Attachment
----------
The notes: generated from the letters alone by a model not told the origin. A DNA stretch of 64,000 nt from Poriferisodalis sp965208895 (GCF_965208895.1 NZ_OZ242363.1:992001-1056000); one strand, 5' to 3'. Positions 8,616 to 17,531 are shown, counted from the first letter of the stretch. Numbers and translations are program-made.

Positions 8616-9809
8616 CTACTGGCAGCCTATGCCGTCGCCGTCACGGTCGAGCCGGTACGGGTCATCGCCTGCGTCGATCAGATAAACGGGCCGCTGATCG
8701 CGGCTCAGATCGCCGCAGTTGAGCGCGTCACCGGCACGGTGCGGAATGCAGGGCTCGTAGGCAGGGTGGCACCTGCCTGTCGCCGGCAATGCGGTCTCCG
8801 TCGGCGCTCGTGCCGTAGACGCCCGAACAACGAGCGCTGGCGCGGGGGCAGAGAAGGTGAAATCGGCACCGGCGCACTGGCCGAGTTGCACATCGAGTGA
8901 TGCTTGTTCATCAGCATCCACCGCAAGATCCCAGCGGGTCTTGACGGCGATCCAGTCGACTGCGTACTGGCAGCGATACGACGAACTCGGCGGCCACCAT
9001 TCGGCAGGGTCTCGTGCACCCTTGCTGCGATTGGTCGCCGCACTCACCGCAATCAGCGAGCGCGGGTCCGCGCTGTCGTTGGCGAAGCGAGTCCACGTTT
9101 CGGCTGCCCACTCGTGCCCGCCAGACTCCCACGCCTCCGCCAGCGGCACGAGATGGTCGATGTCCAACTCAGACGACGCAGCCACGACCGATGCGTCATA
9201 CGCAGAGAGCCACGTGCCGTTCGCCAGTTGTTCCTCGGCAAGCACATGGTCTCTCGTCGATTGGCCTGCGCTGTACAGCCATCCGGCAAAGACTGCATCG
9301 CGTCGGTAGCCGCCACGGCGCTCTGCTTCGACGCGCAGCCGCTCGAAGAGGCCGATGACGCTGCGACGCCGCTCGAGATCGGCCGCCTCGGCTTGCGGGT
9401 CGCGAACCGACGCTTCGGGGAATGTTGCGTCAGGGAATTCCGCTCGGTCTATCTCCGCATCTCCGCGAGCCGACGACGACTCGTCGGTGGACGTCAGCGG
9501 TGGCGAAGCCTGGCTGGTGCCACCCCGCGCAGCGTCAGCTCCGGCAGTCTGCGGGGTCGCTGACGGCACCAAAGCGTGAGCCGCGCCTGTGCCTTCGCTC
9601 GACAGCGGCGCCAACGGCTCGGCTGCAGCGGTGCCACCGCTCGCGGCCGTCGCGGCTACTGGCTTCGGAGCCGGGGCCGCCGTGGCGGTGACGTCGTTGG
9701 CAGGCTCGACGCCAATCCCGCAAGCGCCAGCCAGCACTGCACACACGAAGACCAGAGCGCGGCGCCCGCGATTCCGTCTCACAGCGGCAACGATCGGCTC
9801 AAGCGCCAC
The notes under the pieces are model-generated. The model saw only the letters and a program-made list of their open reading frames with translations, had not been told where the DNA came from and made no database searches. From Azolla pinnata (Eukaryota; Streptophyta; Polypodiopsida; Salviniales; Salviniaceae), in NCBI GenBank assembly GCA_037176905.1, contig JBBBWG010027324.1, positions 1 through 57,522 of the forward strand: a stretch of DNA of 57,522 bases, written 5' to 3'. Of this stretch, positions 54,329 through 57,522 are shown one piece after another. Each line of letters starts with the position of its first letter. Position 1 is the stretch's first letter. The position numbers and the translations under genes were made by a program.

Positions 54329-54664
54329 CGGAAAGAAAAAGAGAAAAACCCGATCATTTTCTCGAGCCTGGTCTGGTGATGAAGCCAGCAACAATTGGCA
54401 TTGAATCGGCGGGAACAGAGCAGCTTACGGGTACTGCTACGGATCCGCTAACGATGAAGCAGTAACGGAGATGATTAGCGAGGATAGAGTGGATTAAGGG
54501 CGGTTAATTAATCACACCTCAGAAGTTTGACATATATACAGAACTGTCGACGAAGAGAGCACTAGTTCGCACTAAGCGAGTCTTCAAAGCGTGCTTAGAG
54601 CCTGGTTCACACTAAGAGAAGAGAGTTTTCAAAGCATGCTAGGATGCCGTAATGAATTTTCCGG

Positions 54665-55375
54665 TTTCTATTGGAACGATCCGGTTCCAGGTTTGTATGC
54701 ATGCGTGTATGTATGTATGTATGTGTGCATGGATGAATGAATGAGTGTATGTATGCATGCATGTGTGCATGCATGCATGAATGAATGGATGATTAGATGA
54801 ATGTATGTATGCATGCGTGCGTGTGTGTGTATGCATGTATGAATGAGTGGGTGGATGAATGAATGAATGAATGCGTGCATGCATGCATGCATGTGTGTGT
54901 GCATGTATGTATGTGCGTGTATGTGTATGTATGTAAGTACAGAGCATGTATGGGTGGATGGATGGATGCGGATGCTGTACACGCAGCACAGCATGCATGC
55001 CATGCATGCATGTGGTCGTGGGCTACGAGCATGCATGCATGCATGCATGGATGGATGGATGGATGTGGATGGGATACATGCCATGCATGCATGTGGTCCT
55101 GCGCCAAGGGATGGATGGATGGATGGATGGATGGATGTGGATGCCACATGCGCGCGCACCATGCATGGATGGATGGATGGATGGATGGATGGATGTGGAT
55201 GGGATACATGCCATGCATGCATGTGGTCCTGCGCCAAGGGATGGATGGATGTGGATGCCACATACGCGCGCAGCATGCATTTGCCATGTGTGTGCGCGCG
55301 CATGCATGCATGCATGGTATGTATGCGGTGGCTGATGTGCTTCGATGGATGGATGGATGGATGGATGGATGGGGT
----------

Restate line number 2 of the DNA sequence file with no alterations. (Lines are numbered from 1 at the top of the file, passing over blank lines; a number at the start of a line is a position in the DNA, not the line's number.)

Positions 8616-9809